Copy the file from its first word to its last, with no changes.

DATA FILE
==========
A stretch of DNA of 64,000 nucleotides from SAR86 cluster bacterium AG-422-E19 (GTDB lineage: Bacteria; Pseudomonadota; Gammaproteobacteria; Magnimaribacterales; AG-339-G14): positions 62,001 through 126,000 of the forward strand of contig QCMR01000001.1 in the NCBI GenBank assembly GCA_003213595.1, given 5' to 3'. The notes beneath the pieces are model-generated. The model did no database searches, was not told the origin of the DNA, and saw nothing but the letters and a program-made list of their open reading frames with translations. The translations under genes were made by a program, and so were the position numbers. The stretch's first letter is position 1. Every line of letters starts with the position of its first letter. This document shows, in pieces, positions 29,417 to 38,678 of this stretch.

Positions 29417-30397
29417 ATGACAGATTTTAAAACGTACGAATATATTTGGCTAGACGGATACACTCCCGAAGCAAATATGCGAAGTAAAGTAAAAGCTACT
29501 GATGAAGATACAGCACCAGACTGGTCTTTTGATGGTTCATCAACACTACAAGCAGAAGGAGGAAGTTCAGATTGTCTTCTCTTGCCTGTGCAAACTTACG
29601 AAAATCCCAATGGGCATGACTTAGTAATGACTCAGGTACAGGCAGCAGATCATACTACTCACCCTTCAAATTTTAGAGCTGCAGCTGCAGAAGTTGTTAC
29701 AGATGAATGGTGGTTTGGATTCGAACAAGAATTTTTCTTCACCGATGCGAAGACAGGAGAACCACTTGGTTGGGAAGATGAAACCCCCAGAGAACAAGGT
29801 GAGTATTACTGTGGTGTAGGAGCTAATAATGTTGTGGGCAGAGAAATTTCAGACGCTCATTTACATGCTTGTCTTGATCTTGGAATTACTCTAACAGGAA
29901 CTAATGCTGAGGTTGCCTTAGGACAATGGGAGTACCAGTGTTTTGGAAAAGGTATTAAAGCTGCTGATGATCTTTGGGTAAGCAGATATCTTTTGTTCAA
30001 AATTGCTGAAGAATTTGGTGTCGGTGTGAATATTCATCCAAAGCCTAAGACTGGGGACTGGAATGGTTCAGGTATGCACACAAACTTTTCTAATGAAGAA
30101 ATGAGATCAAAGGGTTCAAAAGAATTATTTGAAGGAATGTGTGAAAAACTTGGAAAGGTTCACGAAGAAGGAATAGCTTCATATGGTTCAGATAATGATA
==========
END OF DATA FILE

A stretch of DNA of 64,000 nucleotides from SAR86 cluster bacterium AG-422-E19 (GTDB lineage: Bacteria; Pseudomonadota; Gammaproteobacteria; Magnimaribacterales; AG-339-G14): positions 62,001 through 126,000 of the forward strand of contig QCMR01000001.1 in the NCBI GenBank assembly GCA_003213595.1, given 5' to 3'. The notes beneath the pieces are model-generated. The model did no database searches, was not told the origin of the DNA, and saw nothing but the letters and a program-made list of their open reading frames with translations. The translations under genes were made by a program, and so were the position numbers. The stretch's first letter is position 1. Every line of letters starts with the position of its first letter. This document shows, in pieces, positions 29,417 to 38,678 of this stretch.

Positions 29417-30397
29417 ATGACAGATTTTAAAACGTACGAATATATTTGGCTAGACGGATACACTCCCGAAGCAAATATGCGAAGTAAAGTAAAAGCTACT
29501 GATGAAGATACAGCACCAGACTGGTCTTTTGATGGTTCATCAACACTACAAGCAGAAGGAGGAAGTTCAGATTGTCTTCTCTTGCCTGTGCAAACTTACG
29601 AAAATCCCAATGGGCATGACTTAGTAATGACTCAGGTACAGGCAGCAGATCATACTACTCACCCTTCAAATTTTAGAGCTGCAGCTGCAGAAGTTGTTAC
29701 AGATGAATGGTGGTTTGGATTCGAACAAGAATTTTTCTTCACCGATGCGAAGACAGGAGAACCACTTGGTTGGGAAGATGAAACCCCCAGAGAACAAGGT
29801 GAGTATTACTGTGGTGTAGGAGCTAATAATGTTGTGGGCAGAGAAATTTCAGACGCTCATTTACATGCTTGTCTTGATCTTGGAATTACTCTAACAGGAA
29901 CTAATGCTGAGGTTGCCTTAGGACAATGGGAGTACCAGTGTTTTGGAAAAGGTATTAAAGCTGCTGATGATCTTTGGGTAAGCAGATATCTTTTGTTCAA
30001 AATTGCTGAAGAATTTGGTGTCGGTGTGAATATTCATCCAAAGCCTAAGACTGGGGACTGGAATGGTTCAGGTATGCACACAAACTTTTCTAATGAAGAA
30101 ATGAGATCAAAGGGTTCAAAAGAATTATTTGAAGGAATGTGTGAAAAACTTGGAAAGGTTCACGAAGAAGGAATAGCTTCATATGGTTCAGATAATGATA